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The Holocaust: History, Memory, & Controversies


Admission requirements

BSA norm and a pass for both first year Themacolleges


This course provides students with an introduction to the history of the Holocaust and later controversies surrounding its memory. The syllabus focuses on the experiences of victims, perpetrators, and bystanders through historical studies, testimony, and documentary evidence. Students will analyze the escalation of Jewish persecution during the early years of the Third Reich and the radicalization of exterminationist antisemitism under conditions of war. In the postwar period, we will explore the transnational development of Holocaust memory, with particular attention to the treatment of victims’ voices. Finally, we will analyze major recent episodes in various public spheres when memory of the Holocaust has been intensely contested.

Course objectives

General learning objectives

  • 1) Carry out a common assignment.

  • 2) Devise and conduct research of limited scope, including:
    a. searching, selecting and ordering relevant literature;
    b. organising and using relatively large amounts of information;
    c. an analysis of a scholarly debate;
    d. placing the research within the context of a scholarly debate.

  • 3) Reflect on the primary sources on which the scholarly literature is based;

  • 4) Write a problem solving essay and give an oral presentation after the format defined in the first year Themacolleges, including:
    a. using a realistic schedule of work;
    b. formulating a research question and subquestions;
    c. formulating a well-argued conclusion;
    d. giving and receiving feedback;
    e. responding to instructions of the lecturer.

  • 5) Participate in discussions during class.

Learning objectives, pertaining to the specialization

  • 6) The student has knowledge of a specialisation, more specifically: in the specialisation General History : the place of European history from 1500 in a worldwide perspective, in particular the historical causes and enduring legacies of ethnic and racialized violence.

  • 7) Knowledge and insight in the main concepts, the research methods and techniques of the specialisation, more specifically in the specialisation General History: the study of primary sources and the context specificity of nationally defined histories.

Learning objectives, pertaining to this specific seminar

  • 8) Knowledge of the Holocaust and its relationship to other crimes against humanity committed by the Nazi regime;

  • 9) Knowledge of methods and sources in the field of Holocaust Studies;

  • 10) Critical evaluation of the relationship—and distinction—between history and memory across various national contexts.


The timetables are available through MyTimetable.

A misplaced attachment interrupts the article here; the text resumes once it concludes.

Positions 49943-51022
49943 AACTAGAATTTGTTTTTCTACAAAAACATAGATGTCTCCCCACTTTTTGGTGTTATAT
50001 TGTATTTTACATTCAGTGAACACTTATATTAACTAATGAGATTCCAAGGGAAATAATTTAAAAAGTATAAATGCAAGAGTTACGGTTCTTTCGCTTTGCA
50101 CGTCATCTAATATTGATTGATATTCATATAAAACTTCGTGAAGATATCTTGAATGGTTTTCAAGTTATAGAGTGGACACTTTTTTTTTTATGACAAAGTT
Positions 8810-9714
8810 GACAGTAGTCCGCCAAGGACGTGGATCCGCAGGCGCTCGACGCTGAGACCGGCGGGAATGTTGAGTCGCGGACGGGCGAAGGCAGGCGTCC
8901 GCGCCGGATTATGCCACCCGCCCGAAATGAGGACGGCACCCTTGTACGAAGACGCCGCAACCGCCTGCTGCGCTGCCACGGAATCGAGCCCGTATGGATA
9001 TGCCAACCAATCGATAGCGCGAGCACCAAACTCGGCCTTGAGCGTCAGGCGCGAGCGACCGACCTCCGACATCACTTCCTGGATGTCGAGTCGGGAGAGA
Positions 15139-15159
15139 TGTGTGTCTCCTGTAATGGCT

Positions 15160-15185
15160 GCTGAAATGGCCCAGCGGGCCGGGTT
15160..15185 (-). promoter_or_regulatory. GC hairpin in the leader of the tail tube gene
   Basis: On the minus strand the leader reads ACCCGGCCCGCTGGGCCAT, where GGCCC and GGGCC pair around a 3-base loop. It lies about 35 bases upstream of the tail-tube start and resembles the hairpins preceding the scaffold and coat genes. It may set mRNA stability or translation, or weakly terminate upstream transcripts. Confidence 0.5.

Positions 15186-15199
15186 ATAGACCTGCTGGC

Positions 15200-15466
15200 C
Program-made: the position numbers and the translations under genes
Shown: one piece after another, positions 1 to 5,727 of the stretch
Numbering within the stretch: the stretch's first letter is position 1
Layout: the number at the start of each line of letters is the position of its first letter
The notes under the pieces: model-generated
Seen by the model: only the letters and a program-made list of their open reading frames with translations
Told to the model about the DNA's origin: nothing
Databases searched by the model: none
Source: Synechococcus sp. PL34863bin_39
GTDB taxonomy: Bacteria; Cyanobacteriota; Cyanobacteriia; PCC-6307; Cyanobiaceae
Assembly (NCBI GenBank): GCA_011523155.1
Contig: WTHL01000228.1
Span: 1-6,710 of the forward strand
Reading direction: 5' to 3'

Mode of instruction

  • Seminar (attendance required)

This means that students have to attend every session of the course. If you are not able to attend, you are required to notify the teacher beforehand. The teacher will determine if and how the missed session can be compensated by an additional assignment. If specific restrictions apply to a particular course, the teacher will notify the students at the beginning of the semester. If you do not comply with the aforementioned requirements, you will be excluded from the seminar.

Assessment method


  • Written paper (5000-6000 words, based on historiography, excluding title page, table of contents, footnotes and bibliography)
    measured learning objectives: 2-4, 6-10

  • Oral presentation
    measured learning objectives: 1, 3-4, 6-10

  • Active Class Participation
    measured learning objectives: 5

  • Written response to readings from one class session:
    measured learning objectives: 1, 5, 8-10


  • Written paper: 60 %

  • Oral presentation: 10 %

  • Particiation: 20 %

  • Written response to readings from one class session: 10 %

The final grade is based on the weighted average of the partial grades, with the additional requirement that the paper must be satisfactory.


The written paper can be revised, when marked insufficient. Revision should be carried out within the given deadline, as published in the corresponding Brightspace course.

Inspection and feedback

How and when an exam review will take place will be disclosed together with the publication of the exam results at the latest. If a student requests a review within 30 days after publication of the exam results, an exam review will have to be organised.

Reading list

  • Ruth Klüger, Still Alive: A Holocaust Girlhood Remembered (2003).

  • Other readings will be made available through Brightspace.


Enrolment through My StudyMap is mandatory.

General information about course and exam enrolment is available on the website.


  • For substantive questions, contact the lecturer listed in the right information bar.

  • For questions about enrolment, admission, etc, contact the Education Administration Office: Huizinga.


Course will be conducted in English.